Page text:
The future is something that fully leverages the cyber domain and the qualities of air and space power – the global reach, the ability to compress time so that it isn’t equal to distance, the non-kinetic elements of military defeat – but this is not, I repeat not, anywhere close to what today’s Air Force really is, nor could be.  I say could be because if U.S. defense is going to be defined by the ability to either defend against or defeat China, we certainly aren’t going to do it with boots; or F-22s and a new bomber.

So Gates, what’s his gig?  Washington is filled with smart people, in fact, Washington is filled with smart people who make a living telling us how hopeless Washington is.  But as for the future of U.S. national security?  I just don’t see the Gates’ era as exceptional, nor any trend that he put in place that changes the everyman for himself culture.

Are the Marines Landing on the Beach of a new Cold War?

Nothing quite says the start of a new war than Marines hitting the beach, so the news this week that the first of 2,500 Marines hit the beach in northwest Australia put some substance to the Obama administration’s declaration of a “pivot” to Asia.

The shift – refocusing U.S. foreign and military policy away from its fixation on the Middle East – is partly a public relations ploy, partly “strategic,” but there is also a cynical element: The national security establishment and big spenders yearn for an old school problem to tackle, one where classic geopolitics rule and Red is Red.  The only problem – the only problem? – is that declaring China the next enemy more likely makes it so.  And that’s idiotic.

The good news here is that after declaring its eternal commitment to Afghanistan and the terror war, the pivot can and should be read as the true desire on the part of the establishment to extricate the United States from the Middle East quagmire.  I’m not saying that the U.S. will give up on fighting terrorism or abandon Israel; the United States has declared everything from al Qaeda to the Arctic strategic and seems to be unable to have it any other way.  But the last big declaration of national military strategy — that everything was being dropped to focus singularly on counter-insurgency (COIN) and irregular warfare – seems to be in the process of being supplanted.  Not only didn’t COIN sit well with many traditionalists, but it also didn’t provide enough script to engage the entire cast.  After all, how many ships and bombers are needed to muck about in the jungle?

So, the United States and Australia are beefing up their cooperation under the guise of joint exercises, and there’s even talk of stationing ships or submarines down under.  The Australian government assures its public that the U.S. won’t have permanent bases in the country, as if somehow that’s the issue.

Meanwhile, Guam is being stuffed with more air, naval, and Marine forces; and Japan is fully wired into the anti-North Korea-cum-China missile defense shield.  Military cooperation with Indonesia is on the rise; the Singapore Defense Minister is in Washington this week; a submarine and tender are publicly in port in Malaysia.  Other Asian nations are being enlisted in the nascent efforts to “contain” China.

There’s a scene is George Bush the elder’s book with Brent Scowcroft – A World Transformed – where the two end their chapter on Desert Storm, the first war with Iraq under Saddam Hussein in 1990-1991: after only four days of ground combat, the Republican Guards have been routed, a ceasefire has been agreed to at Safwan, the coalition has triumphed.  The next chapter gets back to the situation in a crumbling Soviet Union, and it is abundantly clear that the two couldn’t wait to get off their Middle East detour and get back to the men’s work that they were so familiar with.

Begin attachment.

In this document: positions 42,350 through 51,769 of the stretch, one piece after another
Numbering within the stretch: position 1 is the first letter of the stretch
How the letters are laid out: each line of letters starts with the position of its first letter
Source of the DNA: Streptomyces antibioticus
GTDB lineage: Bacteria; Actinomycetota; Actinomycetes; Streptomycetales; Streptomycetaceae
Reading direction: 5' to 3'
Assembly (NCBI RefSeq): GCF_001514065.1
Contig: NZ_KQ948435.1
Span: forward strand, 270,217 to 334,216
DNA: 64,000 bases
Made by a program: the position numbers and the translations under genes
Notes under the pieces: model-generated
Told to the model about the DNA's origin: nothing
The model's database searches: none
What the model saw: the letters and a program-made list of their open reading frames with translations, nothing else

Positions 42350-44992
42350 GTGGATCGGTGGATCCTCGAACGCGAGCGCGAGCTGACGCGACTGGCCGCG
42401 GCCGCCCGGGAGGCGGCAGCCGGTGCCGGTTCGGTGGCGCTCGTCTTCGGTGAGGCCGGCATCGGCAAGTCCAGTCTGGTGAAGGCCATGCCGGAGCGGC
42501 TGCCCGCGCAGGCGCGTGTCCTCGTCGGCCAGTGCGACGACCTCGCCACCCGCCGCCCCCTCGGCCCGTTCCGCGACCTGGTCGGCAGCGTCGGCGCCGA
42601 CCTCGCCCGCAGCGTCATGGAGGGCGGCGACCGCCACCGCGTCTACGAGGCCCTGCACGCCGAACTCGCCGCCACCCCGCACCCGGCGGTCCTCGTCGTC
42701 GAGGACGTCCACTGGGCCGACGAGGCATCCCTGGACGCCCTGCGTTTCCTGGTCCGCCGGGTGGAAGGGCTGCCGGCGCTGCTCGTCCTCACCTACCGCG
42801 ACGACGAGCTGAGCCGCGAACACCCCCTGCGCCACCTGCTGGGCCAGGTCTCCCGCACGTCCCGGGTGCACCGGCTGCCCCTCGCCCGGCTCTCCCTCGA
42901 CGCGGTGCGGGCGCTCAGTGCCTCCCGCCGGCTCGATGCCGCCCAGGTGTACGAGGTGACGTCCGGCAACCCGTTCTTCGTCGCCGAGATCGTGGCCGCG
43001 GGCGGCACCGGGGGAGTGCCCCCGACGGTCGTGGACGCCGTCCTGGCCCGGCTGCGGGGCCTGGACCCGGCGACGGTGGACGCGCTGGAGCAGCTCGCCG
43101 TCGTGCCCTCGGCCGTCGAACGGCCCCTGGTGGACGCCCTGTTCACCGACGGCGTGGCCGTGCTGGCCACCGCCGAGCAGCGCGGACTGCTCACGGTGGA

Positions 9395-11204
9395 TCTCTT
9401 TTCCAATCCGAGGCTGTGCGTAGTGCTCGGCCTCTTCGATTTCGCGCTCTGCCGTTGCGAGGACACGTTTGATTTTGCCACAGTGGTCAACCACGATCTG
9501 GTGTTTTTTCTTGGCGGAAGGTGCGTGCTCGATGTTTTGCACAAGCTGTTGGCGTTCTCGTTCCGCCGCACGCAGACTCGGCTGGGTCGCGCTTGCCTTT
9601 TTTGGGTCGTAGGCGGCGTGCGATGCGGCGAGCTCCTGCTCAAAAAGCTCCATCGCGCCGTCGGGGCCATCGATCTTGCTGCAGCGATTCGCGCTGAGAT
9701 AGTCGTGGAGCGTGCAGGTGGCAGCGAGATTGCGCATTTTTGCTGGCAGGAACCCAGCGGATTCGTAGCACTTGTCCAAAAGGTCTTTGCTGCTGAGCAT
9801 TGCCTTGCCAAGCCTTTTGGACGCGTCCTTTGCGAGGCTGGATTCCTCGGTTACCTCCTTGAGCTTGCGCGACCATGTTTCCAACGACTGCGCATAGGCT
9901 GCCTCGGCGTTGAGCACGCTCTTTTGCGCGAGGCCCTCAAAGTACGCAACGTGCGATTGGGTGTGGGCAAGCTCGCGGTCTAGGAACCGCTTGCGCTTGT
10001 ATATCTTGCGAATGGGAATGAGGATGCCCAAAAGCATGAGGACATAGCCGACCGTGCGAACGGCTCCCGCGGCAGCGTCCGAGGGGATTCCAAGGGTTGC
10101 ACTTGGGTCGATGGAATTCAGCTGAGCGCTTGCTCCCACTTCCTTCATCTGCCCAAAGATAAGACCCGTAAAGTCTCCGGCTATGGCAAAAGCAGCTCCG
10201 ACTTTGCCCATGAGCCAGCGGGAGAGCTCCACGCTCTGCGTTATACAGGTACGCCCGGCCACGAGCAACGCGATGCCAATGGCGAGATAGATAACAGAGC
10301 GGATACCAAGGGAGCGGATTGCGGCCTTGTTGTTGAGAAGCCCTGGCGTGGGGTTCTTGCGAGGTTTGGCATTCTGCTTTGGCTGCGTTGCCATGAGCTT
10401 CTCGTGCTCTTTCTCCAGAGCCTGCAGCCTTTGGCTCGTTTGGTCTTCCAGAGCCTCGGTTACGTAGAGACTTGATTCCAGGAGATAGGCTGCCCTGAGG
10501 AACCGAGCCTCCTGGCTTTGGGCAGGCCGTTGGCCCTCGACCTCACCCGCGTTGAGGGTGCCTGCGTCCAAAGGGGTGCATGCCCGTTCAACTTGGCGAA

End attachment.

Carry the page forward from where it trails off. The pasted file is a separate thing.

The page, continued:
“The United States is a Pacific power, and we are here to stay,” President Obama declared last November when he visited Australia.  It is a declaration that has a feel of impatience for a president who came to office promising to get out of Iraq and Afghanistan and so many other things that he hasn’t been able to maneuver.

Here to stay is so much more homey and stable, and in the pivot to Asia – to China – Obama can collect together many happy allies:  In Washington, the Congress, think tanks, lobbyists, and opinion-shapers are all game.  The new cyber warriors can hardly wait to get to their keyboards.  In the U.S. military, there is a strong Pacific legacy and institutional bloc, even after 10 plus years of war they are far more powerful than the junior varsity at U.S. Central Command (CENTCOM), the rather unglamorous command headquarters stuck in Florida and under lock-down in Qatar.  Success at pivoting takes the heat off of the white hot poker of Iran.  It even disses those arrogant collective annoying do-gooders in Europe, making it clear that America is a global power while they are, as Rumsfeld once said, just old.  And in the public mind, though I can’t prove it, China – even if it might be confusing why we would pick a fight or militarize our relationship with them – represents a more dignified and clear-cut peer competitor.  The Middle East in contrast is so messy and unresolved.

One can write, almost without thinking twice, the words that the Asian-Pacific region offers greater threats and opportunities to American security (and economic) interests than do Iraq or Afghanistan.  Serious thinkers and armchair strategists are writing variations of this more and more frequently.  China’s nukes, China’s economy, China’s spreading influence beyond Asia; it’s all there the ingredients for a good-ole Cold War.